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National News

"Sex Cops" Help Find Those Who Spread Diseases

March 14, 2002

They are dubbed the "sex police." Officially, they are called "contact tracers," "partner notification experts," "harm reductionists," "communicable disease investigators" or "disease intervention specialists." Whatever their moniker, hundreds of them from around the nation gathered in San Diego last week for the National STD Conference. They came to share strategies for getting people to talk and listen, and to explore possibilities for new research.

"We're trying to make America more aware of the fact that this group of diseases costs $10 billion a year, not including the cost of HIV infection," said Dr. Ronald O. Valdiserri, deputy STD director for the CDC, the conference sponsor.

Contact tracing of venereal diseases was established 50 years ago. Now health workers in some states also notify people who might have HIV. Most workers are college graduates who spent at least six to 12 weeks in specialized training to learn about the subject and how to ask sexually explicit questions without angering or alienating. They also learn how to draw blood and how to work in unsafe circumstances.

While many clients return with thanks, that is often not their initial reaction. "They'd slam the door in your face, threaten to sue or sic their dog on you," said Vanessa Jones of Prince Georges County, Md. Jones also described situations in which investigators try to speak privately with women despite jealous spouses or boyfriends. Sometimes investigators must convince frightened, undocumented aliens to get treatment.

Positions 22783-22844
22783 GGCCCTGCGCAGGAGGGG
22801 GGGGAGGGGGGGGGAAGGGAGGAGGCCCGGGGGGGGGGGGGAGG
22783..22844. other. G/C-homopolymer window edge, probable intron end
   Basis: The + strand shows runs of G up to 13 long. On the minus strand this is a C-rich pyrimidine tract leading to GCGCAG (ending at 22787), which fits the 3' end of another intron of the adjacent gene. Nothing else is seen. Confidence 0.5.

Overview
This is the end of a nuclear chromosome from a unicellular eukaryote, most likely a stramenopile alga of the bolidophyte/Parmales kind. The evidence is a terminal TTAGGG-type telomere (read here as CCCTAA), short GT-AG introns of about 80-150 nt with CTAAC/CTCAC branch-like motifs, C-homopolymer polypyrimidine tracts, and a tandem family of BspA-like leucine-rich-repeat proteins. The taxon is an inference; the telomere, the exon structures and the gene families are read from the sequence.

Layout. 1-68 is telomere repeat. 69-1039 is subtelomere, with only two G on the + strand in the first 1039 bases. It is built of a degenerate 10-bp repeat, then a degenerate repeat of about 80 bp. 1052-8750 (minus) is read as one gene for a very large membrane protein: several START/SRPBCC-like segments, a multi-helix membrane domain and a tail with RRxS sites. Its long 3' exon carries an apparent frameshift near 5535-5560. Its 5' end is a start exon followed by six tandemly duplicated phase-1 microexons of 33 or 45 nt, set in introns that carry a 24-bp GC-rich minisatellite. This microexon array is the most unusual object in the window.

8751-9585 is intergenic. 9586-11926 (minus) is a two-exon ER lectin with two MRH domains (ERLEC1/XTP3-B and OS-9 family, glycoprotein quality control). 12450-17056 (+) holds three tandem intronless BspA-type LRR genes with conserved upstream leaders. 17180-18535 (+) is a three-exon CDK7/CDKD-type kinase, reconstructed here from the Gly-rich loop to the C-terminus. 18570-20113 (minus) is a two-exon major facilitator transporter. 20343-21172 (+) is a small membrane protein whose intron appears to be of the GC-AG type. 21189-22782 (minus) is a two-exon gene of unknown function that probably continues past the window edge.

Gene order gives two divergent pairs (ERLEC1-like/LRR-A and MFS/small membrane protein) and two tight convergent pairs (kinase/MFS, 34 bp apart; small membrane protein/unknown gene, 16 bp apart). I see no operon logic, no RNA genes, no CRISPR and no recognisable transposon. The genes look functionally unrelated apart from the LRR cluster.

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Charlie Tolbert of Birmingham, Ala., described a case in which one 19-year-old impregnated four young women, also giving each HIV. When the man was identified, Tolbert told him, "Basically, you're killing people." As a result of the investigators' work, the women were given AIDS drugs that will likely protect their infants from HIV infection.

There was also concern that most STD funds are devoted to AIDS. Increasingly, investigators think separating HIV and other STD investigative work wastes time and money.


Back to other CDC news for March 14, 2002

Previous Updates

Adapted from:
San Diego Union-Tribune
03.11.02; Cheryl Clark


  
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This article was provided by CDC National Prevention Information Network. It is a part of the publication CDC HIV/Hepatitis/STD/TB Prevention News Update.
 
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